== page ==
It is, of course, contingent on branding and culturally superstitious buyers. The Chinese “love eights,” Feldman noted, while 18 is “Chai” and luck for Jewish folks. (Or he could go the patriotic route with 17/76, but that’s just me.)

Feldman, head of HFZ Capital, is in contract to close in April on his purchase of the full block — a former parking lot — from Edison Properties. The possibly record land price, which Feldman declined to discuss, has been previously reported to be $600 million to $700 million and comes with the right to develop more than 760,000 square feet of residential, retail and hotel space.

The fiscally cautious Feldman, who said “Brooklyn scares us” with land pricing at $400 a foot and lower sales prices, was willing however, to take an even higher-stakes gamble with a dramatic project and higher costs — but that would garner higher sales prices.

That’s because it’s all about location — sandwiched between the High Line and Hudson River, both of which border the site to the east and west respectively (along with Chelsea Piers), while to the north is the iceberg-like low-rise IAC building.

A drone-created video shows long-range views as the prospective project rises to 38 stories and 400 feet — it would be a lost trifle in Midtown.

Feldman has very rough preliminary proposals in-hand for a two-building development from both Rem Koolhaas and Bjarke Ingels
(founder of firm BIG), whose pyramid design for Durst at 12th Avenue and West 57th Street is currently getting some windows.

No one has been hired, and nothing is inked or set in brick for the full block site. Both architects have suggested somewhat triangular structures that won’t block views.

BIG’s is a low building for a hotel and retail and a higher one with more bulk at the top for the tower closest to the water. The project will include a small park while a porte cochere could run between the buildings.

“We have two buildings and need to make sure they don’t face each other,” Feldman added, drawing laughs when he referenced the nearby Standard Hotel as being “built for voyeurism and for having sex in the windows” — and not what he wanted for his project.

He will also be targeting smaller units as he says condominium buyers are worried more about the total costs than the square footage.

As for Mayor de Blasio’s affordable housing push, Feldman said that density and height are “music to my ears,” but “if I have to have more affordable, it has to pencil out.”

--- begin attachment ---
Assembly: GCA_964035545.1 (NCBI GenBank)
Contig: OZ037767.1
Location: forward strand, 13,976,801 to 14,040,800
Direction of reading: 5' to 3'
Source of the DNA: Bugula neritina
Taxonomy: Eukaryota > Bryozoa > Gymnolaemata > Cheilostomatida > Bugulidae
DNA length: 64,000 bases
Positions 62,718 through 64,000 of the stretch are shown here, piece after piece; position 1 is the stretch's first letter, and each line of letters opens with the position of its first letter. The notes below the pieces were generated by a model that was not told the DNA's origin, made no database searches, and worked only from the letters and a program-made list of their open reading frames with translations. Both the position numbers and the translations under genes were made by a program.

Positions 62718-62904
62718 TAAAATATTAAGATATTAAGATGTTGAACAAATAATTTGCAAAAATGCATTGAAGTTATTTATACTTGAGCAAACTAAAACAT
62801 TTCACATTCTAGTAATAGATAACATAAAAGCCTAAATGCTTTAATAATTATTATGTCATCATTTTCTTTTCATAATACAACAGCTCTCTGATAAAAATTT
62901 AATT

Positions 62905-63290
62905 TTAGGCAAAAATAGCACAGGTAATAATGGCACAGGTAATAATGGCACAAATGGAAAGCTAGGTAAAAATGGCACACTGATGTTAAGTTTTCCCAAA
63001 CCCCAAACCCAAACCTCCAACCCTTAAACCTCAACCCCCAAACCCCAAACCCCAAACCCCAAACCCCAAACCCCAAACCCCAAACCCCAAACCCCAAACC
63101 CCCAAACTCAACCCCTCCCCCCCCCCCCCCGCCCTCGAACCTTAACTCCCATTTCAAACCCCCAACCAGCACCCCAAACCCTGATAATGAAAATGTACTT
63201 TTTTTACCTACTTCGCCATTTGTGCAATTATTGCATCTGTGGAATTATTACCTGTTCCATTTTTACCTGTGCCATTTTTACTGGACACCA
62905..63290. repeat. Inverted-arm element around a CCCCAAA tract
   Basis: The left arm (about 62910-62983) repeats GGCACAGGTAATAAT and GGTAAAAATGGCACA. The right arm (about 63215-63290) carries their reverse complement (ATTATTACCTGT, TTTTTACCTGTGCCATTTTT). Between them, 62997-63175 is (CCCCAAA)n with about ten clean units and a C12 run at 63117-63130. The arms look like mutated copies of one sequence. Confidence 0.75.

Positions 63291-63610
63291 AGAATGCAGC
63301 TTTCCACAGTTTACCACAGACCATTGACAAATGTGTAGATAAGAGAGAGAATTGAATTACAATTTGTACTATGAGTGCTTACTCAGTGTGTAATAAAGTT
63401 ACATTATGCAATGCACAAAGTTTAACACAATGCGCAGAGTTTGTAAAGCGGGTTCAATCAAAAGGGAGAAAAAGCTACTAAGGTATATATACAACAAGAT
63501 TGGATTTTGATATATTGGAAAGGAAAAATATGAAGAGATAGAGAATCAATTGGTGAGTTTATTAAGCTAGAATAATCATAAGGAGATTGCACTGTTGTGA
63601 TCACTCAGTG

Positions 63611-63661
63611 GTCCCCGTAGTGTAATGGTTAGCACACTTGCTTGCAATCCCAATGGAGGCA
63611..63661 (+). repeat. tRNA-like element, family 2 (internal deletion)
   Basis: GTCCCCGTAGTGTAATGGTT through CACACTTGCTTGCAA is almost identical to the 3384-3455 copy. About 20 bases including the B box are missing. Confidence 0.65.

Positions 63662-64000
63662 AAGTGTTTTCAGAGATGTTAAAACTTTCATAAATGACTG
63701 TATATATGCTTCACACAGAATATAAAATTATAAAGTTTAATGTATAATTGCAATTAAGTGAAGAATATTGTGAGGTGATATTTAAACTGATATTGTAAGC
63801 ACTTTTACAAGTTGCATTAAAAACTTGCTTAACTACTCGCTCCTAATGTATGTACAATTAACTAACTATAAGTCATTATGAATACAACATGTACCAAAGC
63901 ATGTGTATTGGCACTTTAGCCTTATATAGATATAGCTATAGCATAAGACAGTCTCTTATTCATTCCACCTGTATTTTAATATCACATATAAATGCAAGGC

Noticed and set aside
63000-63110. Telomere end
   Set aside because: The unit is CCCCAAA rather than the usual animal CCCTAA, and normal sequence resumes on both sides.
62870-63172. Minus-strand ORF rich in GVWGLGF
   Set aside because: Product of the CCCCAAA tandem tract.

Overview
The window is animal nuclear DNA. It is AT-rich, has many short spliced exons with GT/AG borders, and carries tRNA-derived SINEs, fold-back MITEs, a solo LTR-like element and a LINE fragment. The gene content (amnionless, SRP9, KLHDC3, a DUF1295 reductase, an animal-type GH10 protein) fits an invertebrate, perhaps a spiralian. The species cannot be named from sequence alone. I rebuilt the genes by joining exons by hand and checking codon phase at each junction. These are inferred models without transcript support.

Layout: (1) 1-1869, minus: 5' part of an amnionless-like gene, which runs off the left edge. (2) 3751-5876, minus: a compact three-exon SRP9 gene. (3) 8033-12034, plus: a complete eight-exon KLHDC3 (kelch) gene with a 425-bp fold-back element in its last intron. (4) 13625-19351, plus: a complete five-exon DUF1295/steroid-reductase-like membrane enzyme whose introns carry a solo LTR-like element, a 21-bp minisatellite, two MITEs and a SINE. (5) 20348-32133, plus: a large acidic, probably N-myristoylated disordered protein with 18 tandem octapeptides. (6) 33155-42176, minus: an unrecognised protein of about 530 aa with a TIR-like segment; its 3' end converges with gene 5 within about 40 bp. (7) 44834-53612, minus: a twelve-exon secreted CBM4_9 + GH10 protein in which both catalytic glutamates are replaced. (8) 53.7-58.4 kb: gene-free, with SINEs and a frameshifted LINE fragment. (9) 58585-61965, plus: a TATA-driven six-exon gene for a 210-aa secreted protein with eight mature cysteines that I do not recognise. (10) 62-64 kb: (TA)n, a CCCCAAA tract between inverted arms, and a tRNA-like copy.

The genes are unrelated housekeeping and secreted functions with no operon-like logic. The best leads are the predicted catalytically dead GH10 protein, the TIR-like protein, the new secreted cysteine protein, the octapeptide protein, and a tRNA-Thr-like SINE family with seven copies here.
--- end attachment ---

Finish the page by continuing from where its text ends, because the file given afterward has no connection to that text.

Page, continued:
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Old Posted Mar 19, 2015, 10:24 PM
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High Line site developer close to nabbing $500M loan

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A partnership between landlord SL Green Realty Corp. and JPMorgan Chase is exploring a deal to finance one of the most expensive residential development sites ever purchased in the city.

The firms are in talks to provide a mortgage for HFZ Capital Group’s $870 million acquisition of a large lot near the High Line that can accommodate up to 700,000 square feet of residential and mixed-use development. Sources estimate the loan could be about $500 million.

HFZ reached a deal to buy the site, which encompasses the full block between West 17th and West 18th streets from 11th Avenue to the High Line, late last year for about $1,100 per square foot, making it among the most expensive development parcels ever sold in the city.

SL Green, JPMorgan Chase and HFZ did not immediately respond to a request for comment.

HFZ, which has built a number of residential projects in the neighborhood, has spent recent months trying to raise the necessary capital to close on the acquisition. Among the challenges it has faced are growing concerns over whether there is a big enough market of ultra-wealthy buyers for the huge pipeline of exorbitantly priced condos that will be for sale in the coming years.